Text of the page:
Philadelphia - Buy Fresh Buy Local
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Old 12-18-2009, 02:04 PM
 
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I think he means how much food stuff is made in each city like how quaker oats is HQ in chicago. etc
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Old 12-18-2009, 02:18 PM
 
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Quote:
Originally Posted by jjacobeclark View Post
New Jersey is the most urbanized state in the country. I guarantee Illinois has far more farmland than New Jersey. Regardless, I would probably have to agree that Chicago gets better produce because it's the major shipping hub for the Midwest region. That means they get first crack at everything before the other surrounding states do, so they can keep the best stuff for themselves. Many of the restaurants and grocery stores here in Milwaukee get their produce from Chicago distributors.

Urban shmerban. If your from the rural parts of this state (like me), you seriously have no idea how in the heck this is the most desnly populated state in the nation. As for Illinois having more farmland, I'd expect it. They're less developed and have far more land to begin with. NJ's entire coast line is developed as well as the majority of the Northeastern portion of the state near NYC. The areas near Philly are pretty develped too. Beyond that it's either suburbia, farmland, or forest. More often than you would expect it's the latter of the two. We're the Garden State for a REASON. Plus Jersey Tomatoes are known for their superior quality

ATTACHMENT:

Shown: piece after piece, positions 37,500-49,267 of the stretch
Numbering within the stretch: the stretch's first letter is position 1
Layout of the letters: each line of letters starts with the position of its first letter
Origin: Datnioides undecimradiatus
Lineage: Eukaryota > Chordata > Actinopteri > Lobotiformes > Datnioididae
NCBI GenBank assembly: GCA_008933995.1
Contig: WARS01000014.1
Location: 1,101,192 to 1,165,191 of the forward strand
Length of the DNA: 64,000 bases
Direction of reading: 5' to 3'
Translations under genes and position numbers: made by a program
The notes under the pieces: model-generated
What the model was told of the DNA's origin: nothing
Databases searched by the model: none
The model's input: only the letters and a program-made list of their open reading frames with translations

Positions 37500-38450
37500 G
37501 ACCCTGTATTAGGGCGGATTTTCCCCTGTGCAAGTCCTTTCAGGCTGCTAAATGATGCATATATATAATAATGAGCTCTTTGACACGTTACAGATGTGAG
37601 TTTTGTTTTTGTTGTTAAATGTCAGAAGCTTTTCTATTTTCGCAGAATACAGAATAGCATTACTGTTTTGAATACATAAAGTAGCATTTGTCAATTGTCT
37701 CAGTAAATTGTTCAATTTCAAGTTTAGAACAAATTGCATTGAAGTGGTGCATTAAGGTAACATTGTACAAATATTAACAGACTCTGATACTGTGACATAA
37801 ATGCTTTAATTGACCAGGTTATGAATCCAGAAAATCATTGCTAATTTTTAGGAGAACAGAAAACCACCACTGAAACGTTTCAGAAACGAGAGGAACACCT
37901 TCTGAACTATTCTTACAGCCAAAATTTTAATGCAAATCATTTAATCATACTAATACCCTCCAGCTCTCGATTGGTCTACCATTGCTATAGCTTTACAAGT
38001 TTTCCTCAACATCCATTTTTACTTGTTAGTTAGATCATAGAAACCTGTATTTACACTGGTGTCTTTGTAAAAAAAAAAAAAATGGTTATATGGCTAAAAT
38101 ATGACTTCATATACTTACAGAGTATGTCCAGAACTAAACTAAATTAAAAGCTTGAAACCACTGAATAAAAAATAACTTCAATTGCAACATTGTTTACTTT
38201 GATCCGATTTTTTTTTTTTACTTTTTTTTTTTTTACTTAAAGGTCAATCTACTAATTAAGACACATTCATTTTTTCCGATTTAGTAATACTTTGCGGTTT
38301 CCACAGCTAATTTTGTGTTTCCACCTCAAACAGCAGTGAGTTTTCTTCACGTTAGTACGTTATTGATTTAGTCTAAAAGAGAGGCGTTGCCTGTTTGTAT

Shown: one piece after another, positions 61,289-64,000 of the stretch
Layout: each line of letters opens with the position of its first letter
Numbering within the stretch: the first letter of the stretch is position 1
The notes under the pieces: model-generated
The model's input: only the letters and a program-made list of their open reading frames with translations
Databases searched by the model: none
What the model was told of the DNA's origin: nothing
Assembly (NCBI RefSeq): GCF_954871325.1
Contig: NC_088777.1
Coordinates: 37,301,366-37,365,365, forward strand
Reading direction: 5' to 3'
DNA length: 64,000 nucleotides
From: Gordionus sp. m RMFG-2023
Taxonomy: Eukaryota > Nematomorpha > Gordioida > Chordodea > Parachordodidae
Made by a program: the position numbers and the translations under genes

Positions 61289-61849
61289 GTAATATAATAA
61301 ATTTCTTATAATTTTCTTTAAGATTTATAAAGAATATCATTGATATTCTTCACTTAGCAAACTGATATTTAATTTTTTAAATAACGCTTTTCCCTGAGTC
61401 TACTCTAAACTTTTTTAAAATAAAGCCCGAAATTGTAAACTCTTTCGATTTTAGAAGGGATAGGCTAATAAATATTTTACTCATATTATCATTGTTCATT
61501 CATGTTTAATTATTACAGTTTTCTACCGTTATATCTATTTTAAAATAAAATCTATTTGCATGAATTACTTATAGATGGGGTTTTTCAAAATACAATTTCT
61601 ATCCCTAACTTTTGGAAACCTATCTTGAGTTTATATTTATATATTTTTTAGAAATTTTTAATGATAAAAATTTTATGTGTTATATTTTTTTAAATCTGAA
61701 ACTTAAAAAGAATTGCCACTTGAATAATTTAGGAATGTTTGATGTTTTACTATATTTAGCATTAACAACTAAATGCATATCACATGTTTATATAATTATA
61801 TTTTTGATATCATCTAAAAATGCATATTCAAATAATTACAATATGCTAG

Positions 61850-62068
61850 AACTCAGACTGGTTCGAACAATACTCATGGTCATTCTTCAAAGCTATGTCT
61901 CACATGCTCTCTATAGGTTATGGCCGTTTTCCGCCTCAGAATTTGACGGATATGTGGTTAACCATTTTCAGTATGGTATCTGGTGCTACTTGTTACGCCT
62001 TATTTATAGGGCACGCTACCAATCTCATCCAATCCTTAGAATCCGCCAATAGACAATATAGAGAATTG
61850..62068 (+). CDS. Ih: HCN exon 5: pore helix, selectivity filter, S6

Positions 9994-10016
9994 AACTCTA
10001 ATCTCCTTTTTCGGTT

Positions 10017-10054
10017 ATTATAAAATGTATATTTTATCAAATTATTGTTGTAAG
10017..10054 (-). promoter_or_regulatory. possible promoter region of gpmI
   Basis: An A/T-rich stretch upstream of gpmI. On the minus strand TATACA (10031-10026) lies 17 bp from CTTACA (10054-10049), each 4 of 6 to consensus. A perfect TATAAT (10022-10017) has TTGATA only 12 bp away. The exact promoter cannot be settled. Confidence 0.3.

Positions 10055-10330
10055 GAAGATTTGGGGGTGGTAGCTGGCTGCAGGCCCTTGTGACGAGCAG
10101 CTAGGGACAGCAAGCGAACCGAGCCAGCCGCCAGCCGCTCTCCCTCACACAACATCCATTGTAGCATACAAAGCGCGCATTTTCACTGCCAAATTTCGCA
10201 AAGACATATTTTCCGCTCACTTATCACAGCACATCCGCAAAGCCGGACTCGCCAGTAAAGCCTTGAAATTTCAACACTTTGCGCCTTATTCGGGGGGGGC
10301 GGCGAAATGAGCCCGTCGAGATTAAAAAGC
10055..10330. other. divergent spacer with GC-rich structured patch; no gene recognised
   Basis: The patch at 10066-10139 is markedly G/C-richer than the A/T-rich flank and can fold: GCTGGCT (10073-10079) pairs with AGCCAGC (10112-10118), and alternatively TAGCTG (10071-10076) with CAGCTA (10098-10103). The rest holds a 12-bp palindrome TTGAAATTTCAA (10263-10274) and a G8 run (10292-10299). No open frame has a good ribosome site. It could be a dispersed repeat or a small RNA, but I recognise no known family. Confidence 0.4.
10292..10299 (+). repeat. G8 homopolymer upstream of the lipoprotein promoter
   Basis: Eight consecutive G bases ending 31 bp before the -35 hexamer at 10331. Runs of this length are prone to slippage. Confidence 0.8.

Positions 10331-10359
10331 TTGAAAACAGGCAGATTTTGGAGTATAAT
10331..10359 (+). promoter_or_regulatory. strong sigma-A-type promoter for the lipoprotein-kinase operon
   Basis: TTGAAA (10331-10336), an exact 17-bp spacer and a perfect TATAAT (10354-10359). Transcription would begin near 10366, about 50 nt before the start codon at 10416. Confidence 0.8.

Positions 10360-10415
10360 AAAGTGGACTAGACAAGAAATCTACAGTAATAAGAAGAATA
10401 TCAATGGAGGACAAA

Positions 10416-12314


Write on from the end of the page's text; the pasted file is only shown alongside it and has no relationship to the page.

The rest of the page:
Anywho to get back on the topic of produce P.A. has more variety than Illanios. Other than corn, there's not a lot else. P.A. on the other hand has a lot of variety. Plus, it's also near the port of NY and NJ (or more properly put, the Ports of Elizabeth and Newark) where most of the goods shipped to the the U.S. arrive. There's also the Port of Camden where del Monte foods ships everything to/from the U.S.

For the most part, I think Chicago probably has better access to livestock and grains, but Philly is going to have better access to a variety of foods, especially exotic foods and sea food.


Also, to the poster who said everything comes from C.A., I try not to but foodstuffs from there when I can. I'd rather get tomatoes and other produce that were grown around the corner at one of the many local farms stands.
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Old 12-22-2009, 12:48 PM
 
Location: Chicago
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In my experience, you can buy tomatoes and lettuce in both Chicago and Philadelphia.
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Old 12-22-2009, 01:34 PM
 
Location: Atlanta and St Simons Island, GA
20,895 posts, read 32,892,157 times
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This thread actually sparked a childhood memory. When we would visit my grandparents in Chadds Ford, PA (exurban Philadelphia), my grandmother would often drive us over to southern NJ to shop for produce. At that time, the area was a big center for 'market gardening' (small-scale vegetable farming for local distribution). Don't know what the situation is now, but back in the 60's Philadelphians had access to some of the most beautiful produce I've ever seen.
Another big deal in SE PA: mushroom farming. Kennett Square, PA was called the Mushroom Capital of the World.